Scholarly article on topic 'Two-Stage Fungal Pre-Treatment for Improved Biogas Production from Sisal Leaf Decortication Residues'

Two-Stage Fungal Pre-Treatment for Improved Biogas Production from Sisal Leaf Decortication Residues Academic research paper on "Agricultural biotechnology"

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Academic research paper on topic "Two-Stage Fungal Pre-Treatment for Improved Biogas Production from Sisal Leaf Decortication Residues"

Int. J. Mol. Sci. 2009, 10, 4805-4815; doi: 10.3390/ijms10114805

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International Journal of

Molecular Sciences

ISSN 1422-0067

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Article

Two-Stage Fungal Pre-Treatment for Improved Biogas Production from Sisal Leaf Decortication Residues

12 2 2

Mutemi Muthangya ' , Anthony Manoni Mshandete '* and Amelia Kajumulo Kivaisi

1 Department of Biochemistry, School of Medicine, University of Nairobi P.O. Box 30197 Nairobi, Kenya; E-Mail: temi2m@yahoo.com (M.M.)

2 Department of Molecular Biology and Biotechnology, College of Natural and Applied Sciences, Uvumbuzi road, University of Dar es Salaam P.O. Box 35179, Dar es Salaam, Tanzania; E-Mail: akivaisi@amu.udsm.ac.tz (A.K.K.)

* Author to whom correspondence should be addressed; E-Mail: mshandete@amu.udsm.ac.tz; Tel.: +255-22-2410-223; Fax: +255-22-2410-078.

Received: 17 August 2009; in revised form: 1 October 2009 / Accepted: 23 October 2009 /

Published: 6 November 2009

Abstract: Sisal leaf decortications residue (SLDR) is amongst the most abundant agro-industrial residues in Tanzania and is a good feedstock for biogas production. Pre-treatment of the residue prior to its anaerobic digestion (AD) was investigated using a two-stage pre-treatment approach with two fungal strains, CCHT-1 and Trichoderma reesei in succession in anaerobic batch bioreactors. AD of the pre-treated residue with CCTH-1 at 10% (wet weight inoculum/SLDR) inoculum concentration incubated for four days followed by incubation for eight days with 25% (wet weight inoculum/SLDR) of T. reesei gave a methane yield of 0.292 ± 0.04 m3 CH4/kg volatile solids (VS)added. On reversing the pre-treatment succession of the fungal inocula using the same parameters followed by AD, methane yield decreased by about 55%. Generally, an increment in the range of 30-101% in methane yield in comparison to the un-treated SLDR was obtained. The results confirmed the potential of CCHT-1 followed by Trichoderma reesei fungi pre-treatment prior to AD to achieve significant improvement in biogas production from SLDR.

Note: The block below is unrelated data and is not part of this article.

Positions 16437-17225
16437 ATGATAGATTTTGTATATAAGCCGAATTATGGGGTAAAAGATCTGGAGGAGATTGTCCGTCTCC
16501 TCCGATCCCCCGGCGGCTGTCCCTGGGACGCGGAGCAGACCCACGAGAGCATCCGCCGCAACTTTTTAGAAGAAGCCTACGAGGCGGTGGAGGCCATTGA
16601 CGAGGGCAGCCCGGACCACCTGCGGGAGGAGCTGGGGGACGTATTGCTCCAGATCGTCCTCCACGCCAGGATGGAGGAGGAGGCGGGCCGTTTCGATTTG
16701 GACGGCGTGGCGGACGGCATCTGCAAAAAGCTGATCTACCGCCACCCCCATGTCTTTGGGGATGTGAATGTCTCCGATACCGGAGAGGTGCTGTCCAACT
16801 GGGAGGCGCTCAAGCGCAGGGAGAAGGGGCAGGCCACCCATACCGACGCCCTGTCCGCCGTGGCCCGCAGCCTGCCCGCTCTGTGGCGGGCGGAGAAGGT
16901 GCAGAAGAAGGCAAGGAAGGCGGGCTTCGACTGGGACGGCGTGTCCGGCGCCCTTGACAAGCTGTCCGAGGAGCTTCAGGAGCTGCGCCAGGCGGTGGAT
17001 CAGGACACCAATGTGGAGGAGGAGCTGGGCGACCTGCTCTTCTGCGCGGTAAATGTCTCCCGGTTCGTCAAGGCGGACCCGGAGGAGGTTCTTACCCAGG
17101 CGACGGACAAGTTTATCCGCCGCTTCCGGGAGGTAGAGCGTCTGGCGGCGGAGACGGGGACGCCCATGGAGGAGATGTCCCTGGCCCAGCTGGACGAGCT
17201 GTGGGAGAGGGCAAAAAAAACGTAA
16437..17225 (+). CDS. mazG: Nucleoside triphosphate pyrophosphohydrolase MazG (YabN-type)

Keywords: two-stage pre-treatment; sisal leaf decortications residue; biological; fungi; lignocellulose; anaerobic digestion

1. Introduction

The sisal plant Agave sisalana Perrine, occupies the 6th place among fibre plants, representing 2% of the world's production of plant fibres (plant fibres provide 65% of the world's fibres). However, sisal fibre production is a high waste industry currently using only about 2% of the plant as fibre and the rest being various residues, including sisal leaf decortications residues (SLDR), sisal short fibres and sisal stems. The traditional wet sisal leaf decortication process generates about 100 m3 and 25 tonnes of wastewater and solid residues, respectively, per tonne of sisal fibres produced. In Tanzania, it is projected that 100,000 tonnes of sisal fiber will be produced annually by the year 2010. This will result in generation of some 10 million m3 of sisal decortication wastewater and 2,500,000 tonnes of solid sisal decortication residues composed of about 2,000,000 tonnes of SLDR, the rest being short fibre residues. It has been previously estimated by Bradon [1] that the waste discharged during processing of 100 tons of sisal has a polluting character equivalent to sewage (PCES) of a population of between 22,000 and 33,000 people. With a projected production of 100,000 tons by 2010 it means a PCES of between 22,000,000 and 33,000,000 people. Although sisal waste is a menace to the environment, it also represents enormous underutilized bioresource for bioconversion into high value commodities such as animal feed, edible mushrooms, biofuels, biofertilizer etc. SLDR/sisal fibre residue can be efficiently exploited in a manner that is both profitable and sustainable under anaerobic digestion to produce biogas a renewable and environmental friendly form of energy [2,3]. Biogas can be used as vehicle fuel, for heating and for electricity production; hence the use of fossil fuel can be reduced enabling CO2-levels to be lowered in conformity with the Kyoto protocol [4]. To this effect the first sisal biogas plant in the world located at the Katani Ltd's estate at Hale, Tanga, for production of biogas, electricity and bio-fertilizer from SLDR at pilot scale was commissioned in the year 2007 in Tanzania. The sisal waste fed biogas plant is able to produce 300 kilowatts of electricity. The electricity is used mainly within the decortication plant and some of the excess can also be supplied to the domestic quarters within the estate. The excess biogas can also be distributed to surrounding communities to cover cooking and lighting requirements.